Firstly there is the idea of “restoration.” According to this view, there was a time in the life of the church when full and visible unity existed. It is not explicitly stated here, but what is perhaps referred to is the “undivided” First Millennium of the church before the East-West Schism (1054 AD) and the Protestant Reformation of the XVI century. This view is common in ecumenical circles but highly problematic from both historical and theological points of view. From its very early years and on, the church has constantly been dealing with inner divisions and conflicts, as the Pauline text testifies to. Before there was a Pope and even after the papacy came into existence, a “golden age” of Christian unity never existed, even within the Roman Catholic Church itself! Unity always stands in tension and under attack. Rather than restoring unity, the Bible urges us to “maintain” the already given unity (Ephesians 4:3) and to equip the body of Christ in order to “attain” the unity of faith (4:13). In other words, from the beginning of the church, unity is both a given and a goal. It is a gift and a task. The restoration model wrongly implies that unity was full in the first stages of the church and was then lost along the way, and now needs to be recovered. Christian unity is instead a given reality amongst those whom the Father has given to the Son (John 17:9) that must be protected and lived out.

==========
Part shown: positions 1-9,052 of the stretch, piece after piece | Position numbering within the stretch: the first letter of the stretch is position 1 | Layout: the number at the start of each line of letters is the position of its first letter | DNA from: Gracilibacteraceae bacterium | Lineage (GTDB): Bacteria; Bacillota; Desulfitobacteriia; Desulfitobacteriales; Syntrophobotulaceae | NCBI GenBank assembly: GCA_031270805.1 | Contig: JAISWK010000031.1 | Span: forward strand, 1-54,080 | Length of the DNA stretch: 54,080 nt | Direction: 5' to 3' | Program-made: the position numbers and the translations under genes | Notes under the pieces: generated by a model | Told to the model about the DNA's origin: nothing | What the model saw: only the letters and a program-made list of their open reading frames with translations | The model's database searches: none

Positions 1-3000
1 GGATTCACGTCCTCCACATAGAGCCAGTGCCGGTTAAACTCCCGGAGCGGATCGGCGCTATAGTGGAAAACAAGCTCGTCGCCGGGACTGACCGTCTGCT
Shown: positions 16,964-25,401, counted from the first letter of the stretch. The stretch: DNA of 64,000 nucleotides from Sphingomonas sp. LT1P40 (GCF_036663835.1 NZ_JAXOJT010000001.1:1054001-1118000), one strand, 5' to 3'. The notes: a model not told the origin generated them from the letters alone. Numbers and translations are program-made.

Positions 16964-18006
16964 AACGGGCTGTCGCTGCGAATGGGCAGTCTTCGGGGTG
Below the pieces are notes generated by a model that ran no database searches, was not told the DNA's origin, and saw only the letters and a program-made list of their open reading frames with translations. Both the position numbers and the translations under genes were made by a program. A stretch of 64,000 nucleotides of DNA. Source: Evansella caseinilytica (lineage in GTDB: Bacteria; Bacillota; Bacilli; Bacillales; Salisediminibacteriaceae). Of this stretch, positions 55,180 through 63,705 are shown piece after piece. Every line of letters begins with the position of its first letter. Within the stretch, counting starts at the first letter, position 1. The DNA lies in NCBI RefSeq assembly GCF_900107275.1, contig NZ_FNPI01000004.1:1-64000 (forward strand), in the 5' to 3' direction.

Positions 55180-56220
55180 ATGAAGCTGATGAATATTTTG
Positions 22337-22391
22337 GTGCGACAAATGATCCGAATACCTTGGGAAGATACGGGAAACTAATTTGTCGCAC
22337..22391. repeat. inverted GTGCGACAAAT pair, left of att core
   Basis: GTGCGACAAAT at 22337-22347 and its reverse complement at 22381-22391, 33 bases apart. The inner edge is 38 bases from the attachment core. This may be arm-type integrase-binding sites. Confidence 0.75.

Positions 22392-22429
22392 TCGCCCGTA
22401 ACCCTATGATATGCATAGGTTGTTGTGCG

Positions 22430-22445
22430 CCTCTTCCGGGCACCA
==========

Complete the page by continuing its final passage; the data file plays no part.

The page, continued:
Secondly, the Pope makes reference to a “full” and “visible” unity as the goal of ecumenism. According to the Roman Catholic view, “full” means sacramentally full, i.e. same baptism, same eucharist, same ministry. Given the self-understanding of the Roman Church, it means adhering and submitting to the sacramental theology of Rome and the hierarchical nature of its priesthood. “Visible” means that unity needs to accept the visible Papal structure of the Roman Catholic Church as the divinely appointed way for the One Church of Christ. The ecumenical price for full and visible unity is the acceptance of the Roman Catholic view of the Church. All other views are defective and, in the end, partial and invisible.

Prayer to Paul?

In closing his homily, Pope Francis reports that he had previously visited Paul’s tomb in the Basilica with other Christian leaders and they exhorted one another with these words: “Let us pray that he (Paul) will help us on this path as we advance towards unity”. Is Paul really the one to pray to for the advance of unity? Is he really in the position to help? Here again, another fundamental obstacle towards unity arises. According to the Pope, Paul can be prayed to, but the same Paul that taught us about unity was the one that wrote: “I bow my knees before the Father” (Ephesians 3:15). The restoration of Gospel purity and the keeping of Christian unity (as a gift and a task) belong together. Paul was the great apostle of the Gentiles and pointed out the Triune God as the model for our unity (Ephesians 4). We should not seek Paul’s help beyond what God inspired him to write in his letters.